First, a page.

The multi-million dollar Mbudzi traffic interchange being built in Harare will go ahead as scheduled after a company trying to claim ownership of land being used lost a High Court bid to block the project.
The judge presiding over the case ruled that the Government had now made a reasonable compensation offer to Metropolitan Development (Private) Limited, the company seeking to stop the project.
The world-class traffic interchange, being constructed under the Emergency Road Rehabilitation Programme (ERRP), is expected to eliminate congestion at the point where two major highways meet the Beitbridge-Harare national highway, with the traffic circle that was deemed adequate a few decades ago now totally overwhelmed.
But Metropolitan Development (Pvt) Ltd had sued the Minister of Transport and Infrastructure Development and Tefoma Construction, the consortium contracted to build the interchange, seeking an order compelling the Government to offer adequate compensation or alternative land of equal value elsewhere.
The company also wanted an order barring the Government from continuing construction on any part of the 3,86ha without Metropolitan’s consent.
Metropolitan was offered US$562 913 compensation for the portion needed of the 8 062 square metres it owns on Subdivision A of Marshlands of Delft of Hopely. But it still pursued its interim and final order. The compensation includes the land and any buildings on that land which will have to be demolished as the interchange is built.
An interim order is only ever issued when there is a danger that the applicant would suffer irreversible harm in the gap between the interim order, where the other side is not heard, and the final court decision made after both parties have argued the matter before the court.
Justice Owen Tagu dismissed Metropolitan’s application for the interim order on the basis that what Metropolitan wanted in its final order had already been achieved, and so even if the matter was pursued to the end, there was “nothing to argue for on the return day”.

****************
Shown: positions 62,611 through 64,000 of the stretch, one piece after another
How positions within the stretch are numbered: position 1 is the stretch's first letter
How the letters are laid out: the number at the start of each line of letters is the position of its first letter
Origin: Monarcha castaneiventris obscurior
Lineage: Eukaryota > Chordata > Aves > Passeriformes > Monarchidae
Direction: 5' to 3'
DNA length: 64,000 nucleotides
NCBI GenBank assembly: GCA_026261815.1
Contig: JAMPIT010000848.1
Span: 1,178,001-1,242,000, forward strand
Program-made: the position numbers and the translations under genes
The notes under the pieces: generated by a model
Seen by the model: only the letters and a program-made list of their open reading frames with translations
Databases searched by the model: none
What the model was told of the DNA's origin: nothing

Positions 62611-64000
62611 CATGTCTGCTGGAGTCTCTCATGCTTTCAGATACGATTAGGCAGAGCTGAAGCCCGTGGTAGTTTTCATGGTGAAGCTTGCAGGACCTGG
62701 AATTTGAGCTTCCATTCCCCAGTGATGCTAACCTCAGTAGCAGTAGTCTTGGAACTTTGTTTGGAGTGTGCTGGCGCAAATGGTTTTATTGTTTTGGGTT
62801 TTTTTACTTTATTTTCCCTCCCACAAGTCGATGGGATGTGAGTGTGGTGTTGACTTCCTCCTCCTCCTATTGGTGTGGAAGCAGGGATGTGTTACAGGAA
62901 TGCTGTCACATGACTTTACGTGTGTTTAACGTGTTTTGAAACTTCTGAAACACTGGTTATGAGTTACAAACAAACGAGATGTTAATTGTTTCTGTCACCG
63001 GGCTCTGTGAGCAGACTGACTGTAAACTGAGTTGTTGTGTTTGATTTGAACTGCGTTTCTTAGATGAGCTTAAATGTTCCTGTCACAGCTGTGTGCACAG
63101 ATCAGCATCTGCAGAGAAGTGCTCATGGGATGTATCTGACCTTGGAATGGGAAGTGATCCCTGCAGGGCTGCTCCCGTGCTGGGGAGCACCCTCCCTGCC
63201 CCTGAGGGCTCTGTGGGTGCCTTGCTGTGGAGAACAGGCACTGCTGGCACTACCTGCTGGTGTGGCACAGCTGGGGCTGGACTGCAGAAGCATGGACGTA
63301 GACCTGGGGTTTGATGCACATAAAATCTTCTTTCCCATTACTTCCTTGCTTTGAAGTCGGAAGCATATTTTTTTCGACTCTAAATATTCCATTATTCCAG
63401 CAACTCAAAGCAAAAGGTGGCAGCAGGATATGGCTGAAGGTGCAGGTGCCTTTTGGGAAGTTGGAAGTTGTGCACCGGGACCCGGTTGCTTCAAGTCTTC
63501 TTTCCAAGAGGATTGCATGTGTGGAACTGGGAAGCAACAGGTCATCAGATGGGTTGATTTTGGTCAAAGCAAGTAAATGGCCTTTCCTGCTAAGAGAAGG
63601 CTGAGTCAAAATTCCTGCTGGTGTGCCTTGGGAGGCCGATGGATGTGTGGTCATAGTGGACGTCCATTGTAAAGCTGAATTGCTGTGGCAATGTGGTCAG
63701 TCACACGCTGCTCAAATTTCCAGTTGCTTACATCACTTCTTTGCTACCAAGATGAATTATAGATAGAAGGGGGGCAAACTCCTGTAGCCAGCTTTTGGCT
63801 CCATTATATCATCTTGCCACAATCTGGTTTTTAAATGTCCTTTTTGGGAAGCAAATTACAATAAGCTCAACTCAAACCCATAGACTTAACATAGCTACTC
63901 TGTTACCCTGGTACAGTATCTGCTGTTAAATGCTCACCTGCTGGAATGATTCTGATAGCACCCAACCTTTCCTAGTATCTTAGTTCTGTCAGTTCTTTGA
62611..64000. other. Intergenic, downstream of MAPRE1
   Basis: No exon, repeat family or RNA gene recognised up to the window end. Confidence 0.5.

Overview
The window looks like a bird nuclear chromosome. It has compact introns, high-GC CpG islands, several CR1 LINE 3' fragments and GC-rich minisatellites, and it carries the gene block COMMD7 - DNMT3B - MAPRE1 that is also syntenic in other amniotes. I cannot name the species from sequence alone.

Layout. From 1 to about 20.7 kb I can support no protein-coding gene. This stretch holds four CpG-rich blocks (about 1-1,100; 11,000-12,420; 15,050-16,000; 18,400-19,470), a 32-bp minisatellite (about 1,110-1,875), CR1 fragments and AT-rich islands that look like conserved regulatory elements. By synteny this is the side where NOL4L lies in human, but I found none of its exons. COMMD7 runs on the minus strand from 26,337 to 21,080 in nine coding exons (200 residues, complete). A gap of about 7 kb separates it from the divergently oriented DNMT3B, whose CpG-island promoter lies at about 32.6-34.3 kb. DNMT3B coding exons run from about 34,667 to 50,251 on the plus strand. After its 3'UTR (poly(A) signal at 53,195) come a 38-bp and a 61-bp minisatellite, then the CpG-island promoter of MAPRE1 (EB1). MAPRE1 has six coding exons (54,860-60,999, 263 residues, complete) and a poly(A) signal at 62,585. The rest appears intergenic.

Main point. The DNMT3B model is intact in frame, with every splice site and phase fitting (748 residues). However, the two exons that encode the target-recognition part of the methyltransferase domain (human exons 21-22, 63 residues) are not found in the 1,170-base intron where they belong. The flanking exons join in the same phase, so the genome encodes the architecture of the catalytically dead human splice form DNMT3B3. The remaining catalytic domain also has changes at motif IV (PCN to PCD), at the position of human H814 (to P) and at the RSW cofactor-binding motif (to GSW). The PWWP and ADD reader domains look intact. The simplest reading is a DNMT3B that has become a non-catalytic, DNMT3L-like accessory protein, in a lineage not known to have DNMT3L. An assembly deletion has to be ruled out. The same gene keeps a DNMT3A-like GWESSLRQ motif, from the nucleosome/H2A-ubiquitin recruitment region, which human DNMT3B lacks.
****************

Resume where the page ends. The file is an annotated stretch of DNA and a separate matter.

The judge also noted that even if the second part of the relief sought was granted, the application for a temporary stop to the work, there was nothing to anticipate on the return date as the ministry had already, though belatedly, offered the company US$562 913 as compensation for the land.
But had the ministry not made this compensation offer, then the interim interdict stopping the work would have been appropriate as a way to force the ministry into making a compensation offer.
Metropolitan became aware in October last year of the Government’s intention to replace Mbudzi Roundabout with a proper interchange of several bridges and ramps that would allow continuous traffic in each of the three roads and that this would involve some of its land.
The company then filed an urgent application in the High Court on December 23 last year. However, the hearing did not proceed because the company and the Transport Ministry agreed they would negotiate a possible settlement.
As negotiations were bearing fruit, Metropolitan withdrew its case. But when the negotiations were taking long before an offer was made, a series of letters were exchanged and many meetings were held. The delays caused Metropolitan to refile the application.
Under Zimbabwean law, the Government can take over land needed for the public good, but outside rural land being set aside for resettlement, has to offer fair value in compensation for the land and any improvements, such as buildings. Even the resettlement option requires fair compensation for improvements, usually worth more than the land itself.
The Mbudzi roundabout is at the intersection of Simon Mazorodze
Road, Chitungwiza Road, and High Glen Road. These feed traffic from western Chitungwiza and many old and new suburbs into Harare city centre, as well as the heavy national and regional traffic on the Harare-Masvingo Highway.
The widening of the Beitbridge-Harare-Chirundu Highway, plus its reconstruction and rehabilitation, is a critical component of the North-South Corridor and huge delays as this highway met the major southern urban roads in Harare would negate many of the advantages won, as well as jamming traffic crossing the highway.
Five local companies are at present rebuilding, widening and upgrading the Harare-Masvingo-Beitbridge portion of the highway and so far more than 313km of the rehabilitated highway have been opened to traffic.
Once this section has been done, the same system will be used for the Harare-Chirundu portion, except for the final and complex road winding down the escarpment into Chirundu which has been done and was funded by Japanese aid.